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Jewish Museum (New York)

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One of the museums located on the famous Fifth Avenue Museum Mile in New York is the Jewish Museum. It is the largest museum of Jewish art, culture, and history in the United States.

The history of the museum began in early 1920, when Judge Sulzberger presented the Jewish community with its personal collection, which is part of the cultural heritage of the Jews. Over time, due to donations from patrons, the collection grew so large that it was allocated a small room.

In 1944, Mrs. Warburg, the wife of the famous philanthropist, gave the museum her home. The building was built at the beginning of the 20th century in the Gothic French style, in 1968 an extension was added to it.

The main direction of the museum collection reflects the culture and art of the Jewish people, shows the unity of the Jews living in different parts of the world.

This is the largest collection in the world. Here you can see paintings, sculptures, archaeological artifacts, in a word, almost everything from ancient times to modern times.

Phone: +1 212-423-3200

Location: USA, New York, Fifth Avenue, 1109

Coordinates: N 40.78545700, east -73.95720000

Photo and description

The Jewish Museum of New York is the owner of the largest collection of objects of Jewish art and culture outside of Israel. It is located in a beautiful mansion on Fifth Avenue, on that stretch of it, which is called the Museum Mile.

The story of this six-story mansion is curious. It was built for itself in 1908 according to the project of architect Charles Pirpont Henry Gilbert, philanthropist Felix Moritz Warburg. A famous banker, he became famous for helping starving Jews after the First World War and during the Great Depression (in modern Israel, the village of Kfar Warburg is named after him). The building, built in the style of the French Renaissance, was so magnificent that Warburg's father-in-law, Jacob Schiff, was afraid of a wave of envy and anti-Semitism. The widow of Warburg Frieda in 1944 donated the mansion to the Jewish Museum.

The museum’s collection itself was founded much earlier, in 1904. It was based on twenty-six pieces of Jewish ceremonial art that Judge Meyer Sulzberger collected and donated to the Jewish Theological Seminary of America. Subsequently, the collection was replenished through private donations, and in 1947 it was opened to the public in the former mansion of Warburg.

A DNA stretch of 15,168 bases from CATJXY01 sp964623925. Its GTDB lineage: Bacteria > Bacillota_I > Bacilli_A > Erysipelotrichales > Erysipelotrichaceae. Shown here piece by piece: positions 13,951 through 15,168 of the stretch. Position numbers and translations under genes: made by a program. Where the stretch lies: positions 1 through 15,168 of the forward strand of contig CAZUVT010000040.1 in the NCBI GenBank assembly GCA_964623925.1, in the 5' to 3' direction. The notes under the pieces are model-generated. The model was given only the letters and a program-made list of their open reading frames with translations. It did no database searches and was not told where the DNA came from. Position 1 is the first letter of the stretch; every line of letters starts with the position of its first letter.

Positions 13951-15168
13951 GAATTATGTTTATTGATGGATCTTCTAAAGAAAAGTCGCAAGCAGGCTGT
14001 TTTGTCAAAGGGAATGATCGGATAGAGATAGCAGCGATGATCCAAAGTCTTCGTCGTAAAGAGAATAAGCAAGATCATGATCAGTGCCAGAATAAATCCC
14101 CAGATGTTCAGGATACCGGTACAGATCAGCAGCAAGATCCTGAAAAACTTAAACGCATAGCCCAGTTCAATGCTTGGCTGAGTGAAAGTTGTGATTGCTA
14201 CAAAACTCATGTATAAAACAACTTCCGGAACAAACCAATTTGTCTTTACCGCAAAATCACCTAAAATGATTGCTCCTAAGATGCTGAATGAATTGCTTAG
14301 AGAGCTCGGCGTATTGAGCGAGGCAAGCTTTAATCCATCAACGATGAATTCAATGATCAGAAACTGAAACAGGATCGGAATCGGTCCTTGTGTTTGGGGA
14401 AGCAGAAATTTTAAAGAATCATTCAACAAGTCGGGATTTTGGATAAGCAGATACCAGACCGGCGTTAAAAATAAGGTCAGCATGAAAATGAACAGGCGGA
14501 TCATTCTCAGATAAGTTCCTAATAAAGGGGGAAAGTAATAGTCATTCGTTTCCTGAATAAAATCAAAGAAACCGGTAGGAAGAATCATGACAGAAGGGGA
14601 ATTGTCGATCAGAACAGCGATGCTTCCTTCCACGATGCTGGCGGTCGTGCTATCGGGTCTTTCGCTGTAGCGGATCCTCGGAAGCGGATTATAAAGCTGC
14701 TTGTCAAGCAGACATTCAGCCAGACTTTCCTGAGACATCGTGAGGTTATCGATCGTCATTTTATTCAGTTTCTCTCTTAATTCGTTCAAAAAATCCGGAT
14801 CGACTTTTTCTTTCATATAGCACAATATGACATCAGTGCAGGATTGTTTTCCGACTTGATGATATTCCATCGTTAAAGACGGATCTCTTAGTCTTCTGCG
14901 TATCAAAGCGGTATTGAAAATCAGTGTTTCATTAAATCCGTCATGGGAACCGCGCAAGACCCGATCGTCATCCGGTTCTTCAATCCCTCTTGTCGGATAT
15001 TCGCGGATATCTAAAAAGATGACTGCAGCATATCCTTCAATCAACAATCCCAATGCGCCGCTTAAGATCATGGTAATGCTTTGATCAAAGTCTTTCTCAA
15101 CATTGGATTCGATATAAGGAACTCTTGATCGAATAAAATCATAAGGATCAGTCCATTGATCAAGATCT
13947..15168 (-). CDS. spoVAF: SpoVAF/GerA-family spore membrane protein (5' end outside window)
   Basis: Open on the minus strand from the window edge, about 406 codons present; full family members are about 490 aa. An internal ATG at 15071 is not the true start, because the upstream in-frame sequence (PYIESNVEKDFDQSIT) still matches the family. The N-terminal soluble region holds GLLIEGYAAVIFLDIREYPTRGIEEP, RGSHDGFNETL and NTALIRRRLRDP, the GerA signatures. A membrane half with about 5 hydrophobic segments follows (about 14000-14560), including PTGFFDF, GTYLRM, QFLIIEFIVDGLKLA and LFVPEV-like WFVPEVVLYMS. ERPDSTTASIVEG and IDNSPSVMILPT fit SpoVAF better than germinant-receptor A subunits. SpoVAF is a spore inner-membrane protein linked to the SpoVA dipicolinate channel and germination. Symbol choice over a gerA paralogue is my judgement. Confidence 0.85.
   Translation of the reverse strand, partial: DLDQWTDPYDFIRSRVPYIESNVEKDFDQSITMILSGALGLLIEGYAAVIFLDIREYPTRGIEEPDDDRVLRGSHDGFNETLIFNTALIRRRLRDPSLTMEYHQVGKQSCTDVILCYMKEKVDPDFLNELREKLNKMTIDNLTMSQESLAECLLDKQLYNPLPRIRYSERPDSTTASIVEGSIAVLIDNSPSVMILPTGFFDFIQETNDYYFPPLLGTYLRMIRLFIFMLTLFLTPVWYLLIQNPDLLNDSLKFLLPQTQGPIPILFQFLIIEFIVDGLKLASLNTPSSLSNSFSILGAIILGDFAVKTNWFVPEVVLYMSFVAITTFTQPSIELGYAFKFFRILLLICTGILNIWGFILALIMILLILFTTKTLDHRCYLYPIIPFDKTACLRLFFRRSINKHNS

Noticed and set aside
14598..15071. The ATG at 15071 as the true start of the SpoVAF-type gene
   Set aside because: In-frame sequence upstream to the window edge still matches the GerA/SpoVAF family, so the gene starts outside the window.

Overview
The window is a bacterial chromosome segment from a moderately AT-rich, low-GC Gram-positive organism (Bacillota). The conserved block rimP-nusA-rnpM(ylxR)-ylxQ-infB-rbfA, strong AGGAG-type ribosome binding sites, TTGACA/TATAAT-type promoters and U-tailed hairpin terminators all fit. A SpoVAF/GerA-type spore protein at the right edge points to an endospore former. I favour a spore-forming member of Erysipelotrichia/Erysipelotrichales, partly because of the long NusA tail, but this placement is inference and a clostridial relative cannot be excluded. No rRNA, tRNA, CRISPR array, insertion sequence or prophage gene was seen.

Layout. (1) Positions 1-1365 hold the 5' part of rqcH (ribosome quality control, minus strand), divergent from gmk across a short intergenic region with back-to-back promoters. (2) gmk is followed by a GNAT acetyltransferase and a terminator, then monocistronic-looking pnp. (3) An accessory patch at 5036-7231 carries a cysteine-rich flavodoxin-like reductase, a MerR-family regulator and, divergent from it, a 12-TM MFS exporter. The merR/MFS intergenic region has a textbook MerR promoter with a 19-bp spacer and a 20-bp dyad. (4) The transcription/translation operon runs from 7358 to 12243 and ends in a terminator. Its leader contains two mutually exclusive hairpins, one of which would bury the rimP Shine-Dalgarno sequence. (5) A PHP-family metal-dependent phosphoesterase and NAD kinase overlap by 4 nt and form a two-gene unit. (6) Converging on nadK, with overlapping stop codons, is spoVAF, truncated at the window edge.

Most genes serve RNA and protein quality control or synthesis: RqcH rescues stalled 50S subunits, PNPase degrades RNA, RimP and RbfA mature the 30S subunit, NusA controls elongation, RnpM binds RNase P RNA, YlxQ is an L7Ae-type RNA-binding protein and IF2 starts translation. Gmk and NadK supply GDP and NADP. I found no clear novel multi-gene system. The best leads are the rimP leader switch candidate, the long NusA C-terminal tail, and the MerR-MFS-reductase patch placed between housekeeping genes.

Now the collection has more than 26 thousand exhibits: paintings, sculptures, archaeological artifacts, Jewish ceremonial art. Here are the works of artists such as Marc Chagall, James Tissot, George Seagal, Eleanor Antin, Deborah Cass. Some archaeological artifacts are absolutely unique - for example, a bronze vessel from the time of the Bar Kochba rebellion, discovered in a cave in the Judean desert. The part of the wall of the synagogue from Isfahan (Persia) dates back to the 16th century, still striking with the brightness of polychrome tiles.

The attention of visitors is attracted by a wonderful document - a colorful marriage contract of 1776 (Vercelli, Italy), executed on parchment. Next to the text here, with humor, a magnificent wedding is depicted - the bride and groom in wedding clothes, musicians, cheerful guests. The brass kitchen pot from Frankfurt dates back to 1579: this is indicated by the Hebrew inscription, which simultaneously defines both the year and the purpose of the pot - to store hot stew until Saturday, when kitchen care is prohibited. The ark of the Torah of the end of the 19th century, made by an emigrant from Russia, the father of twelve children, and the junkman Abraham Shulkin, is amazingly beautiful. The master proudly included his own name in the painting of the ark.

Exhibitions

The Jewish Museum in New York is located at its Museum Mile in Manhattan, in the Carnegie Hill quarter on the Upper East Side. The museum is housed in Building 1109 on Fifth Avenue.

Story